Legislation & Policies

LOCAL

Anti-harassment Ordinance:
SVBC supports cities within San Mateo County and Santa Clara County, as well as the counties themselves to cover unincorporated areas, to pass anti-harassment ordinances in order to create more awareness and change behavior to ensure increased safety for people who bike. Local examples can be found in the City of Sunnyvale, Berkeley and Sebastopol. The anti-harassment ordinance, most often adopted by cities, is focused on intentional threats, assaults or other behavior that endangers cyclists. Normally, an anti-harassment ordinance will make the harassment and assault of a person who bikes a civil offense, in addition to a criminal offense. The burden of proof is lower for civil cases thus making it easier for people who bike to be properly compensated. Typically, this allows an injured or harassed bicyclist to seek treble damages (triple the amount of actual damages) and attorney’s fees in civil court.

Complete streets policy:
SVBC supports Complete Streets policies, which aim to provide safe mobility for all road users: pedestrians, bicyclists, motorists and transit users of all ages and abilities. The State of California passed the California Complete Streets Act in 2011 to require cities and counties that were revising the circulation element of their general plan to include complete streets considerations. The Metropolitan Transportation Commission also requires all cities in the Bay Area, including those in San Mateo and Santa Clara counties, to adopt Complete Streets resolutions in order to qualify for certain types of funding.

Street space allocation policy:
SVBC supports the passage of street space allocation policies, as exemplified by the City of Sunnyvale, in the many jurisdictions through Silicon Valley. In many cities, there may be adequate street space to improve bicycle facilities, but that space is currently being reserved for parked cars. In some cases, the parking is used but in many other cases, the on-street parking is underutilized. Sunnyvale has passed a policy to address this, the Street Space Allocation Policy, which states that city streets should be prioritized for the movement of all vehicles, bicycles and pedestrians and that parking is not a transport use, but the storage of transport vehicles. Therefore, providing street space for parking is less important than providing it for all transport uses. To support this, a city can conduct parking analyses that show actual parking usage on different streets. This policy is a tool for cities to implement their Complete Streets policy.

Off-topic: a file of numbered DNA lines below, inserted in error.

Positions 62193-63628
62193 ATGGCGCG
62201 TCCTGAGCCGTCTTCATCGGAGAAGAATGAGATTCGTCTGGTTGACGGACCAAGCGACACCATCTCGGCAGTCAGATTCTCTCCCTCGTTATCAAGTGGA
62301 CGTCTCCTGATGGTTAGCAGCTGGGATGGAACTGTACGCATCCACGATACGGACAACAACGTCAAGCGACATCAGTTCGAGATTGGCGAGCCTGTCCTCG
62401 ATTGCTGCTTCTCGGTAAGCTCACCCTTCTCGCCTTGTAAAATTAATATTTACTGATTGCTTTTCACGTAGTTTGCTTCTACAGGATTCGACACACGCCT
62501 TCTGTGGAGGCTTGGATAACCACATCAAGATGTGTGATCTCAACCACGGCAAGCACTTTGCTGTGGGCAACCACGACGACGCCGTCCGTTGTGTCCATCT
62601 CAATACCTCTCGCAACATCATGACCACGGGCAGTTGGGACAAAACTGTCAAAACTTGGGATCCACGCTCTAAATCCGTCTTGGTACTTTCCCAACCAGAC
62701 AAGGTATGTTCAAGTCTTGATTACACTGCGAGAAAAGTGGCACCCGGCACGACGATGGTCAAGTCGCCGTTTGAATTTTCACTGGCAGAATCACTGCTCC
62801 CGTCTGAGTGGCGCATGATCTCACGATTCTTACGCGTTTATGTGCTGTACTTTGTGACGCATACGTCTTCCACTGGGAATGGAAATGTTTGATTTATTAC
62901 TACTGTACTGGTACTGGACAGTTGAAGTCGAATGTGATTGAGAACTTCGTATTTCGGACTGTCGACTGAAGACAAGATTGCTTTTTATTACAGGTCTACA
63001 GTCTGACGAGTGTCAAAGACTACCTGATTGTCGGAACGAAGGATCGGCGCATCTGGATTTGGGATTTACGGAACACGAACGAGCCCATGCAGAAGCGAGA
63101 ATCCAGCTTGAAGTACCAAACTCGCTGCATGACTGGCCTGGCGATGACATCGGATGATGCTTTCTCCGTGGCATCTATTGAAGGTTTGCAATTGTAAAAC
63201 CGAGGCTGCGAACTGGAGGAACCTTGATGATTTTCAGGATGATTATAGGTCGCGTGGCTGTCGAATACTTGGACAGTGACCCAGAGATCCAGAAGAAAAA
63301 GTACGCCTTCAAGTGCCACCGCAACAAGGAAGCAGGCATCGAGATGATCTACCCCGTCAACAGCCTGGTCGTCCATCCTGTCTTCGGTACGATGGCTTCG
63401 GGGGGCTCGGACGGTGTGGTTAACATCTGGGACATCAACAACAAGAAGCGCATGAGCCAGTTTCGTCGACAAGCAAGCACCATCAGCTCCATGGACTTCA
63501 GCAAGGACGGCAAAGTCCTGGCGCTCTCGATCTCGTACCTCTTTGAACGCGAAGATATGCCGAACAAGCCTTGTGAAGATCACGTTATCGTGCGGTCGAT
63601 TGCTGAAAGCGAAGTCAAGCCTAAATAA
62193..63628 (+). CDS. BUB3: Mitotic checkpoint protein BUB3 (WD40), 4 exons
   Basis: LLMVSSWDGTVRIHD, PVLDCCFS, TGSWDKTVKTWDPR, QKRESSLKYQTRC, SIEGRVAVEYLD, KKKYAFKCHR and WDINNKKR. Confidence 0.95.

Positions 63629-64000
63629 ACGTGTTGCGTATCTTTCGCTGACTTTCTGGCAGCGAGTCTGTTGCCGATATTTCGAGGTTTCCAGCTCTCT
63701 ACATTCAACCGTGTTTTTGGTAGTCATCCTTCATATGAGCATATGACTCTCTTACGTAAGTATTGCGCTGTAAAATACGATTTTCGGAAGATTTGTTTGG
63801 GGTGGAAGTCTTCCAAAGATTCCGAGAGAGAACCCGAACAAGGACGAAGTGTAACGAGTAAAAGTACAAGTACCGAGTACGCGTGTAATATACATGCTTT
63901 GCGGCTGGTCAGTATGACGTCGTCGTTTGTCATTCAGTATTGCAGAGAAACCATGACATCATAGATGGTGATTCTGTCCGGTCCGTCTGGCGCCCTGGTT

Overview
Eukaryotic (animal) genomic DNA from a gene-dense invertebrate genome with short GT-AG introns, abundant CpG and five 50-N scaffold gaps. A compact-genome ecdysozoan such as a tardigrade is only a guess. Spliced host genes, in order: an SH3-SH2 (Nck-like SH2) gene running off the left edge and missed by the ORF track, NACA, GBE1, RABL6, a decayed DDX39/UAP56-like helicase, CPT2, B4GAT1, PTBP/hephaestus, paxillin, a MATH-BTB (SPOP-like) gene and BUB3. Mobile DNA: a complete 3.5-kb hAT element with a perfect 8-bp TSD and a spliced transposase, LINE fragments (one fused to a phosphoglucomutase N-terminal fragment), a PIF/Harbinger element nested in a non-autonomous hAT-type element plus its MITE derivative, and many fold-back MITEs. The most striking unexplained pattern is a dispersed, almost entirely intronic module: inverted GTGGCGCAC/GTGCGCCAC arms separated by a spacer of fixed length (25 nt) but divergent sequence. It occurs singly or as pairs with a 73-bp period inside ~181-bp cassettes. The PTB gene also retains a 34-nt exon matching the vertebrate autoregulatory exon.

Electric bicycles:
Pedal-assist e-bikes allow for a broader range of people to choose bikes, thus contributing to our goal to have 10% trips by bike by 2025. They help people who need an extra boost on a bike, whether it is to go farther, carry a heavy load, tackle steep hills, bike with kids, or make it possible to use a bike with a disability.


REGIONAL

See previously supported regional ballot measures here. Stay tuned for more information on future measures.


STATE LEGISLATION

See previously supported state legislation here.

Bill Number
Bill Name
Traffic violations: diversion programs
Description
This bill will enable bicyclists ticketed for moving violations to participate in free bicycle education classes and have their fines reduced. This is also a priority of the Roadway Safety Solutions Team. We believe ticketed bicyclists should be allowed to attend diversion programs, or “bicycle traffic school” classes to encourage safe behavior and improve road safety.
SVBC Support Info
Toll bridges: pedestrians and bicycles
This bill prohibits tolls for walking and bicycling on state-owned bridges, including the Golden Gate Bridge, in order to not deter people from taking trips by bike or foot.
Vehicles: electric bicycles
This bill would clarify the definition of electric bicycles (e-bikes) and make bicycling accessible to more people. Electric assistance bikes enable people to ride who otherwise couldn’t or wouldn’t: senior citizens, parents with young children, and those who ride up steep hills or across long distances. This bill would identify three specific classes of e-bike based on top speed.

FEDERAL LEGISLATION

See previously supported federal legislation here. Stay tuned for more information on future legislation.